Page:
This is probably the most common argument that I hear, and it’s always (and, in my experience, I do mean always) coming from people of privilege who don’t understand the difference between their social position and that of trans people. These are people who believe that trans people are equal in society to cis people, so transgender acting roles should go to the “best actor.” Somehow they still believe this when trans actors don’t even get asked to audition.

One day when trans people are playing cis roles and we regularly see them in movies and on TV, then, and only then, should cis actors be taking on trans roles. If you believe that equality is important, and that cis actors should be able to play trans roles, then you have to  support trans equality. That means that, at first, trans actors are going to need to be supported and promoted, they need to be asked to audition, people need to know they exist. Which brings us to (almost like it was planned!):

No trans actors exist

Dallas Buyers Club director Jean Marc Vellee was once asked by the CBC if he ever considered hiring a transgender actor, and he replied “Never.” He went on to ask if trans actors even existed.

How about Jamie Clayton, Alexis Arquette, Stephanie Michelini, Michelle Hendly, or Candis Cayne? All of these fit the age and physical description of Elbe, and if you go outside of those restrictions many more trans actors exist that could portray Elbe and do it well. How many trans actors were auditioned for Eddie Redmayne’s part in The Danish Girl? To my knowledge, the answer is none.

Of course fewer trans actors are around, but they exist, so why not try and hire from that pool of actors first and only if that fails do you move to cisgender actors. Hollywood, if you could prove you even tried, it would be a step in the right direction.

They needed someone that looks “more like” a man/woman

This is, of course, completely justified because although it takes many hours of makeup and careful lighting to make Redmayne look feminine, we all know that it’s impossible for any woman to look male given four hours of makeup, clothing, lighting, and CGI. Oh no, wait, what’s that term I’m looking for? Oh yes, complete twaddle.

Chris Evans can play someone shorter than him and a third of his build for half of Captain America, but we somehow don’t have the technology or skill to change how a trans woman looks for part of a movie? We do; you know it, I know it, so let’s not pretend this is valid in the slightest.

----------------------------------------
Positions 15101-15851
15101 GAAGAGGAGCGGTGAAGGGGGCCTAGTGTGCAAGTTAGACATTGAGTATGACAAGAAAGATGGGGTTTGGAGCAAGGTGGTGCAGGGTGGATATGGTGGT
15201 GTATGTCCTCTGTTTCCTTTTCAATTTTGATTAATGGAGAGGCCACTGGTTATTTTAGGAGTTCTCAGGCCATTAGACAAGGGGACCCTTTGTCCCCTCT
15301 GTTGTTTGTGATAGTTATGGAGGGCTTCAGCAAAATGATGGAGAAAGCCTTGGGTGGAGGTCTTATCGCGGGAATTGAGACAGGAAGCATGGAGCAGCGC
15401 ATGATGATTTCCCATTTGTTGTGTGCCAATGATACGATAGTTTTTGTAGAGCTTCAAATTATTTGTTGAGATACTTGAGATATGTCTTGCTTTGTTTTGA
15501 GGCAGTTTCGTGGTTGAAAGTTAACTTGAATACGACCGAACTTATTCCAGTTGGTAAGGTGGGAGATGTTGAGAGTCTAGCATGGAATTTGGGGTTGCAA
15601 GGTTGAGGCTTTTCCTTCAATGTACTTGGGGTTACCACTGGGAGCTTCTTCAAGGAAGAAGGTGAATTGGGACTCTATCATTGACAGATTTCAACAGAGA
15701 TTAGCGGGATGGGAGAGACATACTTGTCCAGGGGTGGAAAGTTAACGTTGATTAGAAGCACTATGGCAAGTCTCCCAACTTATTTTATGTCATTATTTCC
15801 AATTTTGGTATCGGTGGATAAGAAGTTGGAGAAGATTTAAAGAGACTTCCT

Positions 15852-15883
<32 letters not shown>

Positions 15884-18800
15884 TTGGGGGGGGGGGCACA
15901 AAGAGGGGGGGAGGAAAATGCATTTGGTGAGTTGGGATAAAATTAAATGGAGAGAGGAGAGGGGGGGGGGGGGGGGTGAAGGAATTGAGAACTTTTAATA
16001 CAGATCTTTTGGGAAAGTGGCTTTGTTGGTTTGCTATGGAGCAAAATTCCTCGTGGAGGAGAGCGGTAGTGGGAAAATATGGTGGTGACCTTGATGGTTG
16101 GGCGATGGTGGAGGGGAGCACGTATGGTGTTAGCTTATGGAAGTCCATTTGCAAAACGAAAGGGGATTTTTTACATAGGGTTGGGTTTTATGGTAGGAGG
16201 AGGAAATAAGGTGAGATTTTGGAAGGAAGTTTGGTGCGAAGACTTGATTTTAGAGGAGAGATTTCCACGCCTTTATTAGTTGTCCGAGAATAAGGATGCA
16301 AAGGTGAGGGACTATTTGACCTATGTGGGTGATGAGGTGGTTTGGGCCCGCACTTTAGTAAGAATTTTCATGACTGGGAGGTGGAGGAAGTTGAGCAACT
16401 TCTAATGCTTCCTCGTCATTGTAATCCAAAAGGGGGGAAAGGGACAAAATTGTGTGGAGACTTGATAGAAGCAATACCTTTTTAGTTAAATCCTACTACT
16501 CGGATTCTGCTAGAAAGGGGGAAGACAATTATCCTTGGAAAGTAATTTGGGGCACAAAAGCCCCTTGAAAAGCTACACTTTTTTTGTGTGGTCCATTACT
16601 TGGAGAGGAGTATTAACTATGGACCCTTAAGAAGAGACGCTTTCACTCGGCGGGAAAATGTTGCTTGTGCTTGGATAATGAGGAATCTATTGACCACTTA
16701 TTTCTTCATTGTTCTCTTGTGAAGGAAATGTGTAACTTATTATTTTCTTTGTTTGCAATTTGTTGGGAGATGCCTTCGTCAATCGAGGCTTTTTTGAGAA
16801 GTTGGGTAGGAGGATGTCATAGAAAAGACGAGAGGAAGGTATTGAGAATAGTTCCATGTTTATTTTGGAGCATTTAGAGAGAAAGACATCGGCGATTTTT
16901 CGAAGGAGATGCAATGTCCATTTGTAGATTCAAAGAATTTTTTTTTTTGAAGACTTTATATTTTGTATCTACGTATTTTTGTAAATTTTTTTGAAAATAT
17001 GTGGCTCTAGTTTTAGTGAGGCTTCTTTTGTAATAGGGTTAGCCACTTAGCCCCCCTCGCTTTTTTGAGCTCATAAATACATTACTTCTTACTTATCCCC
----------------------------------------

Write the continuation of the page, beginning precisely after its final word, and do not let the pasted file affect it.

There was no Hormone Replacement Therapy at the time

As TIME points out, Eddie Redmayne has spoken to this:

“There is an incredibly valid discussion for why a trans actress isn’t playing the part, because there are so many brilliant trans actresses, and I’m sure there are many who could play this part sensationally.” The issue of hormone therapy was a problem, he said, because it wasn’t available in the early 20th century when Elbe transitioned.

In fact, this doesn’t apply for two reasons. First of all, Lili Elbe was intersex and apparently had very little testosterone, anyway. She was visibly female without any form of HRT. Secondly, although synthetic HRT didn’t exist before the 1960s, as a species we’ve known for many years that diet can have an effect on the body. I won’t list the plants and foods here; if you are considering HRT, go see a doctor.

The other big issue I have with this is the idea is that all trans people mustundergo medical procedures. Some people can’t take HRT for medical reasons, and the majority of trans people choose not to have any kind of surgery. It’s perpetuating the idea that to be transgender you must have treatment, you must conform to the standard “gender binary.” This isn’t a healthy conceit to promote; the implication is that you can only be transgender after HRT & surgery. I’ve been on HRT for nearly two years I don’t conform to the gender binary and never will. No one has to, regardless of where they are in the spectrum of transition.

We didn’t look at/consider trans actors

This is not so much of an excuse as a flat out admission of failure. Do not pass Go.

They hired the “best actor for the role”

How do you know that? Were you at the auditions? Are you a casting professional? Were the right people even considered? This argument is based on opinion; it’s a spurious one to make, and equally hard to completely discredit. No one knows who would be best for the role, as not everyone auditioned for the role.

If you’re not even auditioning transgender actors, how do you know they were not the best for the part? Hiring a cis actor for a trans role is inauthentic at best, and, at worst, it’s an insult. Cis actors need research time, and even more time to become comfortable in clothing that’s not their standard. Then they have to practice movement, voice, and body language. All of these are minefields that a transitioned transgender actor will have already tackled.